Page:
Griffith Institute Archive
Description of material
This description is based on the General International Standard Archival
1. Identity statement
Reference code n/a
Title Petrie W. M. F. MSS.
Dates of creation of the material 1880 to at least 1929.
Extent 10 boxes, 1 album, and 2 folders.
Name of creator Petrie, Sir William Matthew Flinders (1853-1942).
Administrative and biographical history
British Egyptologist. Born, Charlton 1853. Died, Jerusalem 1942. Not formally educated, was first introduced to ancient Egypt after reading Piazzi Smyth's publication of the Great Pyramid. Began his archaeological career excavating and surveying prehistoric sites in Britain, which included a survey of Stonehenge with his father William Petrie. Surveyed the Pyramids, 1880-2. Excavated sites for the Egypt Exploration Fund, 1884-6 and 1896-1905. From 1887 he led his own excavations with the financial support of several patrons. Founded Egypt Research Account, 1894, which then became the British School of Archaeology in Egypt. Appointed the first Edwards Professor (the first chair in Egyptology in Britain) at University College London, 1892-1933. Emeritus Professor, 1933-42. Married Hilda Urlin, 1897. Pioneered archaeology in the Near East, excavating many important monuments. Developed the method of sequence dating based on pottery analysis. The Petrie Museum, University College London, was formed from his own substantial private collection which was bought from him in 1913 by public subscription. A prolific author, he published a huge number of archaeological reports, monographs, articles and reviews.
See Who Was Who in Egyptology (3rd ed. 1995), 329-32.
Custodial history 1. Journals and notebooks in the possession of Miss A. Petrie, presented in 1970. 2.
Photographic album compiled at the Griffith Institute from photographs in the possession of the Griffith
Institute in 1954, original possession unknown. 3. Copies of the negatives of the Italian and Gîza
photographs were made from 660 nitrate negatives, presented by the Petrie Museum, University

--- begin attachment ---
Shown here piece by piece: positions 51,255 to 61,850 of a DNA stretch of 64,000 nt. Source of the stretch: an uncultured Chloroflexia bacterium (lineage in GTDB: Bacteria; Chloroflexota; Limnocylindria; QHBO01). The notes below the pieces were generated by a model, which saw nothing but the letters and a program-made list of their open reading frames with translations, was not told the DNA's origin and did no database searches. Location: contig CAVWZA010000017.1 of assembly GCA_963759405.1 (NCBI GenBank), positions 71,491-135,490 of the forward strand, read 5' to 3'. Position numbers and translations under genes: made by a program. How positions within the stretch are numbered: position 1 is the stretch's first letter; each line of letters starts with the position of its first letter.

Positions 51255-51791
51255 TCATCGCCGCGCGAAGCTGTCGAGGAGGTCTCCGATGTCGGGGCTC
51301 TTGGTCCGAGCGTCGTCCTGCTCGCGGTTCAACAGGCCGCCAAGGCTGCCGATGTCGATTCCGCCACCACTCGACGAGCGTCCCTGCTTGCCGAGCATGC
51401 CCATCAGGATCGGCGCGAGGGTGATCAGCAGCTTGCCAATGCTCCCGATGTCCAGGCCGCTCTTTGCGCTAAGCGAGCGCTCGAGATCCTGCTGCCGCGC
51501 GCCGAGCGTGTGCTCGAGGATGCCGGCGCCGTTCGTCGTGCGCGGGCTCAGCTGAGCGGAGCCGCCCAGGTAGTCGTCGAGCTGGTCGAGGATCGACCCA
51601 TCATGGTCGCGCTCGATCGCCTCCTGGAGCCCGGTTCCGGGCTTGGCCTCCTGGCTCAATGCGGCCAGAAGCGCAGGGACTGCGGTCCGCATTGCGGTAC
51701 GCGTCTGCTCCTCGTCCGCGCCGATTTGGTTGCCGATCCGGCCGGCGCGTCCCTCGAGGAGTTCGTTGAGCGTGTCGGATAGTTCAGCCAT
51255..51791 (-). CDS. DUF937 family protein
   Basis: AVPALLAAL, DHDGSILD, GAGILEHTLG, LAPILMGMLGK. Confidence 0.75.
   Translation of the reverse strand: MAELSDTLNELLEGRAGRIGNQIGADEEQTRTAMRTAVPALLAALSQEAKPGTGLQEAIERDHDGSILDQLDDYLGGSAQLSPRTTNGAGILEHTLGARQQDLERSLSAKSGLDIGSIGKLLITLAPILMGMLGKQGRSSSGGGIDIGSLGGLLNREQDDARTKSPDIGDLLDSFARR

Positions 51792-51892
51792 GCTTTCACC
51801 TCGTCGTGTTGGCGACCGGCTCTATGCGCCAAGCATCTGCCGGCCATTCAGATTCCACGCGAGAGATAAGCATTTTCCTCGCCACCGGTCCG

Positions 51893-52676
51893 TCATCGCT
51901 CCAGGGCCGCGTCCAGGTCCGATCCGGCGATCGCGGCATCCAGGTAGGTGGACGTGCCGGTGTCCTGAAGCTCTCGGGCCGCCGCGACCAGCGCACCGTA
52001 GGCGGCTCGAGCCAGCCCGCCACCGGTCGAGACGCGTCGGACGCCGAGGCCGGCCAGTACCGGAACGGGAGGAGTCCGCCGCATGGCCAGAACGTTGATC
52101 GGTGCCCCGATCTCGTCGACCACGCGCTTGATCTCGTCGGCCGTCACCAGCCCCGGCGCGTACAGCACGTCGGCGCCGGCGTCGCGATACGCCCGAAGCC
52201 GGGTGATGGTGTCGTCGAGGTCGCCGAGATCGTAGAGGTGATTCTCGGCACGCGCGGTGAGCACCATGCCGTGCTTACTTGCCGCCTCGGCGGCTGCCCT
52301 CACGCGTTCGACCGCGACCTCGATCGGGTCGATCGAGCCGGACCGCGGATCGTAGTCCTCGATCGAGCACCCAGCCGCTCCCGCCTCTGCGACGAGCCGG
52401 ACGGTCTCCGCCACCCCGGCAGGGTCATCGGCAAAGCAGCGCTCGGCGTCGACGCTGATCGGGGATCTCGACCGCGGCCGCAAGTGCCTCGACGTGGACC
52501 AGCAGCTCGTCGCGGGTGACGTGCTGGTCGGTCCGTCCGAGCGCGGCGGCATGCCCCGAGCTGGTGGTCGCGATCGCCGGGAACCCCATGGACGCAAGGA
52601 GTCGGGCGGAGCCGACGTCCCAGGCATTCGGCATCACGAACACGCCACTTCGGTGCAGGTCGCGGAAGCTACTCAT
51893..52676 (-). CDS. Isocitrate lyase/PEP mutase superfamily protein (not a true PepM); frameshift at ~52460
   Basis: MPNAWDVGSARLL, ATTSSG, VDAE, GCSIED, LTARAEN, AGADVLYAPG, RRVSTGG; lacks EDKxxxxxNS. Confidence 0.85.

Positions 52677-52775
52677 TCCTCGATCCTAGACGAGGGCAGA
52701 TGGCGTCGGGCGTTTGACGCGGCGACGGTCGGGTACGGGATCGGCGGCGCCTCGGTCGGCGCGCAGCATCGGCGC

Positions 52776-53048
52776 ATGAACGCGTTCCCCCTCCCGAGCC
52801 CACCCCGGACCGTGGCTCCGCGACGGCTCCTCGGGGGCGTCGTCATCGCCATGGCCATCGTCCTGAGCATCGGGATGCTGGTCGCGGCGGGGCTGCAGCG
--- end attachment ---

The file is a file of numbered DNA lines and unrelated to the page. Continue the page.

College London in 1985 (the nitrate negatives were subsequently destroyed).
Immediate source of acquisition 1. Journals and notebooks, Miss A. Petrie. 2. Photographs in the
possession of the Griffith Institute, method of acquisition unknown. 3. Negatives, Petrie Museum,
University College London.
3. Content and structure
Scope and content Diaries, journals, photographs (one set of the Italian Museum photographs
originally catalogued as Griffith Institute photographs), and two notebooks (copies of the journals with
additions made by Mrs Kate Griffith covering the periods February to May 1893, November 1893 to
March 1897, and November 1897 to Feb. 1901). Modern copies of the journals at the Petrie Museum,
University College London, comprising of a set of microfiche and a CD-ROM.
System of arrangement Mainly kept as received. One of the sets of Italian Museum photographs have
been mounted into an album, another set has been mounted onto loose sheets.
4. Access and use
Legal status Property of the Griffith Institute.
Access conditions No restrictions.
Copyright conditions Copyright Griffith Institute, Oxford.
Language of material English.
Physical characteristics No problems.
Finding aids Preliminary catalogue.
5. Allied materials area
Location of originals These are originals.
Existence of copies Some of the
prints in Petrie's albums have been re-photographed for Dr Y. Harpur. Set of
modern negatives made from the Italian Museums and Gîza photographs,
and some negatives made from the photographs
of the Faiyûm (kept with the original photographs). Facsimile copies
of the journals exist on a CD-ROM which was presented by the Petrie
Museum. A complete set of photocopies made from Petrie's Journals exists in
the Petrie Museum in London.
Related units of description See notes made by Petrie amongst Professor Sayce's papers.
Associated material The papers of Sir W. M. F. Petrie including 113 notebooks are in the Petrie
Museum, University College London.
Publications Not published.
(June 29, 2007)